Filed Under: Snacks

Lawsuits On The Menu?

The companies who make foods and drinks have a real point. Where does this all stop? Are we going to have ‘sin’ taxes on Big Macs and Cokes?”

Those are not the words of an industry pitchman or a libertarian columnist. They are the words of Richard Atkinson, a professor of medicine and nutritional science at the University of Wisconsin and president of the American Obesity Association. “You need to be very cautious about taking away liberties of the American people,” he says. [For more on this threat to consumer freedom, read the transcript of the Center for Consumer Freedom’s appearance on CNN’s Crossfire last night.]

But in the name of combating obesity, activists and government officials are considering taxes on soft drinks and snack and restaurant foods — as well as marketing restrictions, zoning restrictions, advertising bans, and more. Trial lawyers are lining up to treat food like Big Tobacco. Longtime anti-smoking activist John Banzhaf has declared: “Tactics used against the tobacco industry very successfully… could be used against the problem of obesity,” he has said. “As we’ve done with regard to cigarettes, [we could] put a higher tax on foods… this is what we do with smoking.”

The Houston Chronicle writes in an editorial: “Government bureaucrats and some trial lawyers are talking about ways to save us from ourselves. Lawyers are discussing filing class-action suits against fast-food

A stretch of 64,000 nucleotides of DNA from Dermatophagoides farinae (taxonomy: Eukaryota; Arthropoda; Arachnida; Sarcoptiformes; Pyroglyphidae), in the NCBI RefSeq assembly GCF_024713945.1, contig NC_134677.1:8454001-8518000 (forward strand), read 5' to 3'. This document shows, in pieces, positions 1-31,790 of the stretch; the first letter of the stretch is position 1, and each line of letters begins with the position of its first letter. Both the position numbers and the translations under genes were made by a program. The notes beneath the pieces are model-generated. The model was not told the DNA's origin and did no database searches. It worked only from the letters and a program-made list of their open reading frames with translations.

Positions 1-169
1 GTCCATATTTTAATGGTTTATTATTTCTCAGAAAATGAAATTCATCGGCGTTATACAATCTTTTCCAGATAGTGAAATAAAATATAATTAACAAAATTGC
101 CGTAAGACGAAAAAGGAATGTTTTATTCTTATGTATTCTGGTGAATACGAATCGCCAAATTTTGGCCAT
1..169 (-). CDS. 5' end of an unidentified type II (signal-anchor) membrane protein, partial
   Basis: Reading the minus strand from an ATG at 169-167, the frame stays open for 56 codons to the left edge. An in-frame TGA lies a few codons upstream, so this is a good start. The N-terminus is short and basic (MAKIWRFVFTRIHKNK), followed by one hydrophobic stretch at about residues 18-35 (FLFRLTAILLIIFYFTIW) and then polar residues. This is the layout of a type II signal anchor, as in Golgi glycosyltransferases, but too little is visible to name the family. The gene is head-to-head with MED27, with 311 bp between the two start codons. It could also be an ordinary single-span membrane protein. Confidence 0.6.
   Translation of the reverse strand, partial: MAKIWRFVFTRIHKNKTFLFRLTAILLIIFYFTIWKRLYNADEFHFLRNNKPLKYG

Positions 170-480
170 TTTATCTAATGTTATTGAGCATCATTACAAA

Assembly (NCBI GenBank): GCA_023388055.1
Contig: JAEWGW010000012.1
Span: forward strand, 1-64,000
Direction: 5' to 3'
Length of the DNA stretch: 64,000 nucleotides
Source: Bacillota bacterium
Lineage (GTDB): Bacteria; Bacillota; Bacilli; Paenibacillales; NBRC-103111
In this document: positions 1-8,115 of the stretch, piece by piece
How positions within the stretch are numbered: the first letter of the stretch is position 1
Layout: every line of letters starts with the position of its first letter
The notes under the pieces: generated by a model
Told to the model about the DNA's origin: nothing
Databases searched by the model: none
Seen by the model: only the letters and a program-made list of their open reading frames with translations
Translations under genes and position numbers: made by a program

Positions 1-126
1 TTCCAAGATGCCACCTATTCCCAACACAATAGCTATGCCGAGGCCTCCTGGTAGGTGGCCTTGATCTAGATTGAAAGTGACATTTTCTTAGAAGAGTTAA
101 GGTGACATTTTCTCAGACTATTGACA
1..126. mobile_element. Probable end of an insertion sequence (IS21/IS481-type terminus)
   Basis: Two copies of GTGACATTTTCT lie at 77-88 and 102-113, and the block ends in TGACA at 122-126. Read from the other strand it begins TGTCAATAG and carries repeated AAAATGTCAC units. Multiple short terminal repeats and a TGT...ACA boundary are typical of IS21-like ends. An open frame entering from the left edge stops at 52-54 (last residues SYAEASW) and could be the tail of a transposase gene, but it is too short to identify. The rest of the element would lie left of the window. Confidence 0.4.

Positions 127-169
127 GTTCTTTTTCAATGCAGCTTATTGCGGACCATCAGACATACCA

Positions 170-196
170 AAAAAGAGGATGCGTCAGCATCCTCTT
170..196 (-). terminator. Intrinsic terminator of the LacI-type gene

restaurants and other establishments… Big Food would replace Big Tobacco as the target of these
legal eagles. Their message would be that hamburgers, pizzas and fried chicken kill just like cigarettes.

“We’re guessing we’ve only heard the first of all of this. Correcting bad eating habits is an enticing cause for politicians. And punishing offenders who push pizzas and burgers on children can mean big money to some trial lawyers. Maybe we are too skeptical, but it seems the best weapon in fighting obesity would be in every American showing a little personal responsibility… Taking charge of our personal behaviors is infinitely better than depending on government bureaucrats and avaricious lawyers.”

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